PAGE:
Hello all — I’ve been following the conversation going on over at missamerica’s record RE: EDITING and wanted to address some of the issue’s raised by her and the community at-large. My response turned out a bit too long to post in the conversation thread. (for those keeping score — Length: 2 Brevity: 0) Anyhow, I thought it might be better to post as a text record.
RE: RE: EDITING
Thank you for contributing your feedback to the collaboration. I appreciate the time, consideration and passion that were so apparent in your record. I’ve spent a lot of time thinking about what you’ve written and the responses and conversations your record inspired:
For better or worse, HITRECORD isn’t always necessarily going to be all-things to all-people, all-the-time. For each production, we sincerely try to make as many areas of production as collaborative as possible. Sometimes, the nature of the project will allow for our community to be extremely involved. Other times, deadlines and complexity will require Joe and the HITRECORD staff to exert more control. More complex projects + Doing this for the first time = unfortunately and unavoidably (sometimes) inefficient practices. With HITRECORD, it has been our experience that this is a cost of doing business, I’m afraid.
Speaking of which — I have read some discussion regarding the degree to which HITRECORD is a business. We always say that the point of HITRECORD isn’t to make money. Indeed, HITRECORD’s commitment to creating high-quality art with our open-collaborative community of artists is the most important thing. Whenever we enter into any business relationship, on any level, protecting our community, our creative process, and the quality of the art we make are at the very top of our list of priorities. At the same time, HITRECORD the company does have business commitments with very real contractual obligations and consequences. For HITRECORD ON TV, the company was contractually obligated to deliver eight episodes of television on time and on budget. These time and budget constraints gave us less flexibility, so it sometimes dictated how we produced certain segments (more on that later). Alternatively, hitRECorderly #3 did not have much in the way of time or budget constraints, so we were able to work closely with editors from the community — which required a bit of back and forth.
As I’ve previously stated, I do understand and appreciate that our communication and process can and should be improved. I believe this will come in multiple forms: direction/outreach from the HITRECORD staff via our site, improving our creative methodology, and enhancing/refining and further developing our feature sets for the website. These improvements will take place in the short-, mid- and long-term, and I’m happy to keep you updated on these developments along the way.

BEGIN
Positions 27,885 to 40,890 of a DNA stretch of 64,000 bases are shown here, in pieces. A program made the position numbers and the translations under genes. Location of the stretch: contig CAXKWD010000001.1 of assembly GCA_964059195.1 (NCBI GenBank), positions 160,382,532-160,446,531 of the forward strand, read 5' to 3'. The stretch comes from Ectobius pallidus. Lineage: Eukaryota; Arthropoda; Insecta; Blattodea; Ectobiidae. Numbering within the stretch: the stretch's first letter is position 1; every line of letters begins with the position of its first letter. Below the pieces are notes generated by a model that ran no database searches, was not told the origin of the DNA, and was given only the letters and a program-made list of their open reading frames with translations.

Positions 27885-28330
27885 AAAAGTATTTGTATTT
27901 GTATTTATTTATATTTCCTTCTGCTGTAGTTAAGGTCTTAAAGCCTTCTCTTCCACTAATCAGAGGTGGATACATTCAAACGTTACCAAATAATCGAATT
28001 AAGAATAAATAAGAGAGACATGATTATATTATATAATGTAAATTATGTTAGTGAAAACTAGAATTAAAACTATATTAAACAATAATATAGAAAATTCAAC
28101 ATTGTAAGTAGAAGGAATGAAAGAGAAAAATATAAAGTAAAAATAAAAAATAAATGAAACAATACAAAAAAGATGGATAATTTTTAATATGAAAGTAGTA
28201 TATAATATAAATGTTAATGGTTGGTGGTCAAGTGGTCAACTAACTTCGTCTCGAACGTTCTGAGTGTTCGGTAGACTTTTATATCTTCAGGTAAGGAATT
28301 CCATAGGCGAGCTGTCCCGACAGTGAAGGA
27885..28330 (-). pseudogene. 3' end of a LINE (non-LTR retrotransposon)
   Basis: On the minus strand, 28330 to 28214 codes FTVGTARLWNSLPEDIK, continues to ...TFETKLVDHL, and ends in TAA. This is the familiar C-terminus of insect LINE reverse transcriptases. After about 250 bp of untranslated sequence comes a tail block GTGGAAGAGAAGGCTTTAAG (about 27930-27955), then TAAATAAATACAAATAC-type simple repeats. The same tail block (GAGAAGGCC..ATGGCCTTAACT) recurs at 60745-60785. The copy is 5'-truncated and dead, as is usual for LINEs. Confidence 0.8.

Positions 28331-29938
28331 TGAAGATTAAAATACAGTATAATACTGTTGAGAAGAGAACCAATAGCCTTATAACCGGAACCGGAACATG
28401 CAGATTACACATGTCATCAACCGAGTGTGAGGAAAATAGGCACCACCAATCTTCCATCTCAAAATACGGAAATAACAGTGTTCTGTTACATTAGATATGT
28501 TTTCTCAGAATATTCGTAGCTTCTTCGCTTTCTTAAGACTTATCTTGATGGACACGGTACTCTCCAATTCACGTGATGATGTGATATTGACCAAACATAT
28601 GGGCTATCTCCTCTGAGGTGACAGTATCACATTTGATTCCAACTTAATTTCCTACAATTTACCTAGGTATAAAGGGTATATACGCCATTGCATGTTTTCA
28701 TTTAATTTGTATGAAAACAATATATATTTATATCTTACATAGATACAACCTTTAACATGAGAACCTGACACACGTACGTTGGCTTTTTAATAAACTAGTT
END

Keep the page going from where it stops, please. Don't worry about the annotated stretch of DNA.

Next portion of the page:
Before I go on to address some of the points folks have raised in this thread, I’d like to attempt to neutralize some of the more harsh charges that I’ve read in this and some of the other conversations in this collaboration:
It’s always our intention to make art in the most positive, fair and even-handed way as possible. Of course, no methodology or technology is perfect. Inevitably, there will be artists whose work was mistakenly unattributed, resourced, or otherwise uncredited. I’d like to acknowledge that it’s in all of our best interests to make HITRECORD the most fair creative environment as possible. And that’s what we try to do. Great work is created when everyone feels great about how it’s created. We know that no one system can ensure 100% oversight. So, we’ve gone to great lengths to create (and refine) as many initiatives as possible to provide opportunities for the community to review and give feedback.
And, as with anything creative, sometimes we’re going to disagree. We’ve always said that HITRECORD is not a democracy. We don’t vote or encourage active competition (Tournament of Champions, notwithstanding!). I believe one of the things that makes our company unique is that we have a definitive director that gives our productions a point of view. As a result, certain types of aesthetics will be favored over others. And, while I believe we can point to a number of instances where community editing was included in the TV show, editorial control is one of the ways we pull our point of view into focus. That distinguishes HITRECORD from other creative environments that do not have a clearly defined creative perspective.
RE: EDITING REQUESTS